Dry Skin (cont.)
Gary W. Cole, MD, FAAD
Dr. Cole is board certified in dermatology. He obtained his BA degree in bacteriology, his MA degree in microbiology, and his MD at the University of California, Los Angeles. He trained in dermatology at the University of Oregon, where he completed his residency.
William C. Shiel Jr., MD, FACP, FACR
Dr. Shiel received a Bachelor of Science degree with honors from the University of Notre Dame. There he was involved in research in radiation biology and received the Huisking Scholarship. After graduating from St. Louis University School of Medicine, he completed his Internal Medicine residency and Rheumatology fellowship at the University of California, Irvine. He is board-certified in Internal Medicine and Rheumatology.
In this Article
- Dry skin facts
- What is dry skin?
- What causes dry skin?
- What are signs and symptoms of dry skin?
- How is dry skin diagnosed?
- Does dry skin cause winter itch?
- Do genetics play a role in dry skin?
- What medical conditions cause dry skin?
- Do any medications cause dry skin?
- What is the treatment for dry skin?
- What are possible complications of dry skin?
- What are some home remedies for dry skin?
- How can dry skin be prevented?
- What are the best products for dry skin?
- Dry Skin FAQs
- Find a local Dermatologist in your town
What causes dry skin?
There is no single cause of dry skin. Dry skin causes can be classified as external and internal. External factors are the most common underlying cause and are the easiest to address. External factors include cold temperatures and low humidity, especially during the winter when central heaters are used. Internal factors include overall health, age, genetics, family history, and a personal history of other medical conditions like asthma, allergies, and atopic dermatitis. In particular those with thyroid disease are more prone to developing dry skin.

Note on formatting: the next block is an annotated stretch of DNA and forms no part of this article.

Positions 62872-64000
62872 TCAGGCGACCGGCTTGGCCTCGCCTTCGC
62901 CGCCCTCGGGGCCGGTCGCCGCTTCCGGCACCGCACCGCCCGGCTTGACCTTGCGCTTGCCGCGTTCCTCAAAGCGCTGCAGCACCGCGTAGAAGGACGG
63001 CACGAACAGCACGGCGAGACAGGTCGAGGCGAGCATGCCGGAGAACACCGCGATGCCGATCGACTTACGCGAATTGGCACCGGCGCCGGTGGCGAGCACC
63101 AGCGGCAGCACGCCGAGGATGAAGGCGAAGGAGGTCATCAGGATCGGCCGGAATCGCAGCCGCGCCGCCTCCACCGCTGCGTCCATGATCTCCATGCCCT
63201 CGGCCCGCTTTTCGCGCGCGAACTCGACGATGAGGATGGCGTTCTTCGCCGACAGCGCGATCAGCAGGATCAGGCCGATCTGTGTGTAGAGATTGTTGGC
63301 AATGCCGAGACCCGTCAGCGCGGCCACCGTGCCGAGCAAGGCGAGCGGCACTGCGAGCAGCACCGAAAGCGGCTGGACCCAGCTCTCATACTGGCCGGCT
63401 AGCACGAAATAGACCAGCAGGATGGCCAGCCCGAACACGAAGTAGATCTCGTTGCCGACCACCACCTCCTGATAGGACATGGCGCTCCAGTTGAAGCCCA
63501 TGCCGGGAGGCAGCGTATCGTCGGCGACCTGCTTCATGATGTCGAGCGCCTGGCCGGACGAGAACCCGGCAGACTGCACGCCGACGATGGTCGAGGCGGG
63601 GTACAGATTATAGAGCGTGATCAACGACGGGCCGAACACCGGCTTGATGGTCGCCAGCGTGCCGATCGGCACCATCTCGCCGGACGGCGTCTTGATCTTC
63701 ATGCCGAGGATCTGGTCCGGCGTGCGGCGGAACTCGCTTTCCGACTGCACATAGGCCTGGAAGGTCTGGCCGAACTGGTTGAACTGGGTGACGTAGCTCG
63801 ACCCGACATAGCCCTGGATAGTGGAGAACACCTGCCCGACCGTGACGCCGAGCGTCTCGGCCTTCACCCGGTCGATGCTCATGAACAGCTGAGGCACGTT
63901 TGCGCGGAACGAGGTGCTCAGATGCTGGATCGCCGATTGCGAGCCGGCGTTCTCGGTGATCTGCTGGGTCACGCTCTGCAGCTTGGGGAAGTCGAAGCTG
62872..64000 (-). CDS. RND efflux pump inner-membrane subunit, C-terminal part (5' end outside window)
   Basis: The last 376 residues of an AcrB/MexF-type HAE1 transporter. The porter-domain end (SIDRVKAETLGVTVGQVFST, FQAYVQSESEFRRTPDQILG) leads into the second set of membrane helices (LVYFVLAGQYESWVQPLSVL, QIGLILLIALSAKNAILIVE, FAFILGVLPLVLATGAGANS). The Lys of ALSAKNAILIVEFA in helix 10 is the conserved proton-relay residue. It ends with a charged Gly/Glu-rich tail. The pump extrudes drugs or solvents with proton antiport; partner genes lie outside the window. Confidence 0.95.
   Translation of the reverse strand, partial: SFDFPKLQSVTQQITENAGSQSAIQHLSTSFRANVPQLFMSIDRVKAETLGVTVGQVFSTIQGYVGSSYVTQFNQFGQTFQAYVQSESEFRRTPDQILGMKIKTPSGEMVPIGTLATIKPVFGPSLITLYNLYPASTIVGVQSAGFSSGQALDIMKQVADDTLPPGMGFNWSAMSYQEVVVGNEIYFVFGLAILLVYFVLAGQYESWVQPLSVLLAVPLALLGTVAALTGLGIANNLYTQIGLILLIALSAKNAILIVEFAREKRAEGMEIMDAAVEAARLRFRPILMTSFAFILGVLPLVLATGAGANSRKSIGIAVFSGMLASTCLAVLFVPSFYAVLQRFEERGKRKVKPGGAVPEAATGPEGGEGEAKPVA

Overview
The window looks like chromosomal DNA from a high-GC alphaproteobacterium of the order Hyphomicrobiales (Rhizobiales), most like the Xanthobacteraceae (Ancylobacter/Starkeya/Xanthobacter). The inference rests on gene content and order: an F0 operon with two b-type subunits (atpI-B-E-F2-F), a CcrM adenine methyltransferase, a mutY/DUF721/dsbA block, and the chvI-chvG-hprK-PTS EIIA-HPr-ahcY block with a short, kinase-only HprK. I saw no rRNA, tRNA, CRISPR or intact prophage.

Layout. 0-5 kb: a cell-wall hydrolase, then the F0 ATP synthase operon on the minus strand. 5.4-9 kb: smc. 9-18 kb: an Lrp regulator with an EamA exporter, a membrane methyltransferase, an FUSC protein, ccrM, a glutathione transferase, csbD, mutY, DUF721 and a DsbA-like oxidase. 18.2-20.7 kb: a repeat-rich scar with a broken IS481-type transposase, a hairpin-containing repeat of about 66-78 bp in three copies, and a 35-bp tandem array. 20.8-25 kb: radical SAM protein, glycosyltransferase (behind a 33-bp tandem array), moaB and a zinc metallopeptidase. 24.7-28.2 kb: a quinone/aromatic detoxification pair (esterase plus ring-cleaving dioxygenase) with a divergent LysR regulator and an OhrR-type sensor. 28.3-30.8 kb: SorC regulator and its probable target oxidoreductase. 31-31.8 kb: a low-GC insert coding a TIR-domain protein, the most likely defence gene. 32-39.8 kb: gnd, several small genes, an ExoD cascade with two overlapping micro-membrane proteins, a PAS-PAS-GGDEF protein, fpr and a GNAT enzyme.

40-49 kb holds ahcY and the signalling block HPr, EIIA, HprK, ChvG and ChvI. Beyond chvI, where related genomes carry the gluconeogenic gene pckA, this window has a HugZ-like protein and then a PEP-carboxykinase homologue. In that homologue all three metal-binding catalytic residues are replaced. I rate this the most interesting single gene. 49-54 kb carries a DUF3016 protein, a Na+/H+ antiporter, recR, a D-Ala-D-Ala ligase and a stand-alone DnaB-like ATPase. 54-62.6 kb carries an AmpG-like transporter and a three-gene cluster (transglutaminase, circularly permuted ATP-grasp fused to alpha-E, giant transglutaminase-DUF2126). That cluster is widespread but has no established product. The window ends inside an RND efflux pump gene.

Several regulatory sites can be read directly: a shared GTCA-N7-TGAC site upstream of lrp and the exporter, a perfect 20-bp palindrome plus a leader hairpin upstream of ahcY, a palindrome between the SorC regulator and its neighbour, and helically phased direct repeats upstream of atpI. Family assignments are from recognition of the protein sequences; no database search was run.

External factors that cause dry skin include
- over-washing with harsh soaps,
- overuse of sanitizers and cleaning agents (alcohol),
- cold temperature,
- low humidity.
Although bathing and showering adds water to skin, it is the evaporation of this water after the completion of the immersion that results in dry skin. Skin that feels overly tight after bathing may indicate excess removal of natural skin oils.
One of the most common factors causing dry skin is frequent application of harsh soaps. The type of soap may have a large impact on dry skin. Soap is an emulsifier that removes oils on the skin. The more often skin is scrubbed with soap, the more oil is removed, ultimately resulting in dryer skin. Excessive use of soaps can worsen dry skin.
Moreover, dry skin may persist or worsen if using moisturizers improperly or choosing an inadequate moisturizer. Sometimes, the material of different clothing can also affect dry skin. Some materials such as wool or synthetic fibers tend to irritate the skin and worsen dry skin.
Dry skin condition may be caused by taking some medicines as well. Some examples are drugs for high blood pressure, cholesterol, allergies, and acne. Occasionally, a dry skin problem can be a sign of an internal medical condition. For instance, aging may inherently make people more prone to developing dry skin. In addition, eczema, psoriasis, diabetes, hypothyroidism, and malnutrition are all associated with dry skin.
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